This pair of antique oval silver-plated entrée dishes or vegetable dishes have bead pattern borders and attractive hand-engraved decoration of birds, butterflies and leaves. The handles can be removed so that the lids can be used as a second pair of serving dishes.
Of course, without tainting the flavour of food and being an excellent conductor of heat, silver or silver plate is the perfect material to create an entrée dish; a versatile, shallow and often rectangular serving dish with a lid that would keep entrées and vegetables hot while being transported from the kitchen to the dining table. It is perfect for serving cold foods in both the dish and its upturned lid, or to keep hot food warm by using one half as the cover to retain the heat. Those entrée dishes that could hold hot water to keep the food warm even longer, were mostly made in Old Sheffield Plate.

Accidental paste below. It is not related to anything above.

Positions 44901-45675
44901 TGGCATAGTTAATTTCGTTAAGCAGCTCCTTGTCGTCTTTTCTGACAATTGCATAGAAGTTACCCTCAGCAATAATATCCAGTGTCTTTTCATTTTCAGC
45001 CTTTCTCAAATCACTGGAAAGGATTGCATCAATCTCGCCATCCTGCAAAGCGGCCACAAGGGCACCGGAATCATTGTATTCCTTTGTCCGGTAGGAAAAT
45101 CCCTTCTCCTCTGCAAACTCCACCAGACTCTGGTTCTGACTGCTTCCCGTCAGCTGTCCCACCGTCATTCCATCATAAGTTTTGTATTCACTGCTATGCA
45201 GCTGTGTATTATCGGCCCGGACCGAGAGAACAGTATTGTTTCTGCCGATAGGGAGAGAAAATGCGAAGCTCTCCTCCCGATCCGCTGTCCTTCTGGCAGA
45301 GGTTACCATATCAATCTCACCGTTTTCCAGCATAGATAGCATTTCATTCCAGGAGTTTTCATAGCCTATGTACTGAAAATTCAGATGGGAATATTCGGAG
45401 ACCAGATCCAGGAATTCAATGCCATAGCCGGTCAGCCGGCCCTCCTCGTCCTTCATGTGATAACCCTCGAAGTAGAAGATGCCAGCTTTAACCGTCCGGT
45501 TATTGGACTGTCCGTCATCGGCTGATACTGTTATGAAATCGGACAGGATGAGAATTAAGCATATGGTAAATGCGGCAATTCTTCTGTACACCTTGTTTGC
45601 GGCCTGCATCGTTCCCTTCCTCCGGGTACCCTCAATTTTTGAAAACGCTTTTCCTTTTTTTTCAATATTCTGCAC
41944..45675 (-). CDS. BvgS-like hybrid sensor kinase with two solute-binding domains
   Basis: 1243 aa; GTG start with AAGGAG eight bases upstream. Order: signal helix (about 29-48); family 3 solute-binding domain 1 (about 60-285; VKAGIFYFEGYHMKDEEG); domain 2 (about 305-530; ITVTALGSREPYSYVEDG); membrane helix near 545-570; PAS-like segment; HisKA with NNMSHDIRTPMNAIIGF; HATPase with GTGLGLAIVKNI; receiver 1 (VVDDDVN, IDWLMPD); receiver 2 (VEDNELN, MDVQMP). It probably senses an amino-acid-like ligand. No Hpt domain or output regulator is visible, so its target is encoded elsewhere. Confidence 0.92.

Although the word has changed its meaning through the centuries, entrée comes from a word meaning "entrance" and was first used in dining terms in the mid-16th century and referred to the first course of a sumptuous dinner. By the 1650s, the French entrée was a hot meat dish served after the soup and it continued to have this meaning into the 1920s when it came to have its present French meaning of "a light first course."
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